Blackwater's story is inextricably linked with America's foreign policy after 9/11. More than any other contractor, the firm became associated with the war in Iraq. The outsize public profile of Erik Prince, a former Navy Seal and the heir to an auto parts fortune who founded the company in 1997, also contributed to its notoriety.

But the company was dogged by scandal -- most significantly the 2007 shooting, in Baghdad's Nisour Square -- and the Iraqi government eventually revoked its license to operate in the country. Absent the Iraqi government's approval, the State Department ended Blackwater's contract within that country (though not others). The company tried to rebrand in 2009, adopting the name Xe Services, while its United States subsidiary became U.S. Training Center, Inc.

With the State Department reportedly threatening to withhold further contracts until the divisive Prince left, the company was sold to a set of private equity investors in 2010 and renamed Academi. At the time, its new CEO said he wanted to make it "boring." The firm has since merged with rival Triple Canopy.

Callie Wang, an Academi spokeswoman, declined to comment on any of the company's existing contracts.

In the three and a half years since Prince announced he was selling the company, the State Department has become a less reliable customer, awarding Academi just over $500 million in contract money. During the three years before Prince's departure, the amount was greater than $784 million.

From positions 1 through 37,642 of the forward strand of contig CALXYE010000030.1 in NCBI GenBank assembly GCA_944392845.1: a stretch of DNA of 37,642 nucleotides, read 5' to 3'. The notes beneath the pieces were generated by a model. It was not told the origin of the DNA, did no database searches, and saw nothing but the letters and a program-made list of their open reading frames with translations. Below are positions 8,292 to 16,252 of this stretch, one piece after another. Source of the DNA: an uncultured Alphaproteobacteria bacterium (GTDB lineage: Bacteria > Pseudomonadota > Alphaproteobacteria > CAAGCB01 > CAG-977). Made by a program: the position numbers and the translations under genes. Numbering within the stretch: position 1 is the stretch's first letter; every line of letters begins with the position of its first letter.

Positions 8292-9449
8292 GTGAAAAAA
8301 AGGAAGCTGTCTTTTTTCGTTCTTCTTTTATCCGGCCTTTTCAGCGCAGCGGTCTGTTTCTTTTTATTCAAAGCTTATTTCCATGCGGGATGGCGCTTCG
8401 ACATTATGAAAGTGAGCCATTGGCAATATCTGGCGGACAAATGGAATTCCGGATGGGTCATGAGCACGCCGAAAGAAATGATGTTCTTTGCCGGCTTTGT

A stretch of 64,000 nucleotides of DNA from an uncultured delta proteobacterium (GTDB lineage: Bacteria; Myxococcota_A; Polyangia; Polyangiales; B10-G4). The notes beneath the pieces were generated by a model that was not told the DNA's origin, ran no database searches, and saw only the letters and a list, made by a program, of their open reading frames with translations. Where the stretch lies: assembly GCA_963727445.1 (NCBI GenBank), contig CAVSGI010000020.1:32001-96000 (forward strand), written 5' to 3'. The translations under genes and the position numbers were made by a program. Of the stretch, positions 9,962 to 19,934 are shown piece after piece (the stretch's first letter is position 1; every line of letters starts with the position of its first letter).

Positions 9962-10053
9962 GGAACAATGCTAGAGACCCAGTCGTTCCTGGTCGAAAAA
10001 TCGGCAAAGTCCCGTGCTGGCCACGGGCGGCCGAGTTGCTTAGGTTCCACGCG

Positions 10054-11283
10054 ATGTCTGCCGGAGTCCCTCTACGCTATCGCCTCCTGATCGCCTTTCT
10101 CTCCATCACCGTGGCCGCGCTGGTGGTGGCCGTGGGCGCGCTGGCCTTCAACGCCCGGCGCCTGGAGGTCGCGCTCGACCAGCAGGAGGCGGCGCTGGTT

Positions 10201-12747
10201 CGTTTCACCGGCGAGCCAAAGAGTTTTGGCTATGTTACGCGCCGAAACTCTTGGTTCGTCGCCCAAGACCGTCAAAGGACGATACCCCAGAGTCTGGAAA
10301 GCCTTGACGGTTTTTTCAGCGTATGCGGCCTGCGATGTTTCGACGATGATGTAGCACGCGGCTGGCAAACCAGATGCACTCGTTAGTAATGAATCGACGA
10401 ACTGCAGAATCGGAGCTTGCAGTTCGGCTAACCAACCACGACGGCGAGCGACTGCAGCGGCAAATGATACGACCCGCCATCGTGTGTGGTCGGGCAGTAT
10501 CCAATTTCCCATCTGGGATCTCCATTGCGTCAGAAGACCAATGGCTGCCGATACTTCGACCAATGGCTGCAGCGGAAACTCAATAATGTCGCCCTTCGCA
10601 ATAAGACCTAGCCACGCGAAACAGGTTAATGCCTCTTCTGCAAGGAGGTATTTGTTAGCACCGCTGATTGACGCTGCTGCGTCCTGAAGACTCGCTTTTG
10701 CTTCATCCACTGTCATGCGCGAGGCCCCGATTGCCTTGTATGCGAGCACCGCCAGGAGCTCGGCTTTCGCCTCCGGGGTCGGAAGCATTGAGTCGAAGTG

Under its new ownership, the company has done much to improve its reputation and track record, Neil Gordon said.

"They've largely stayed out of trouble in the last couple of years, as far as I can tell," he said. "It's just these instances from the past -- like the trial right now with the four guards for the shooting -- that keep coming back into public consciousness."

UPDATE: Aug. 20 -- Weeks after this story was published, the Government Accountability Office publicly released the results of a study that found the data hosted on — which was used to produce this story — lacking in two ways.

Federal agencies often failed to report loans and grants to the website, but they largely reported their contracts with businesses. This story relied on data related to contracts, not loans and grants.

The study's authors also found that the data in the system was frequently inconsistent with the data found in agency records. Primarily, this story relied on data on the dollar value of the contracts given to Blackwater. The GAO estimated that between 88 percent and 94 percent of the data on the dollar value of each award is consistent with agency records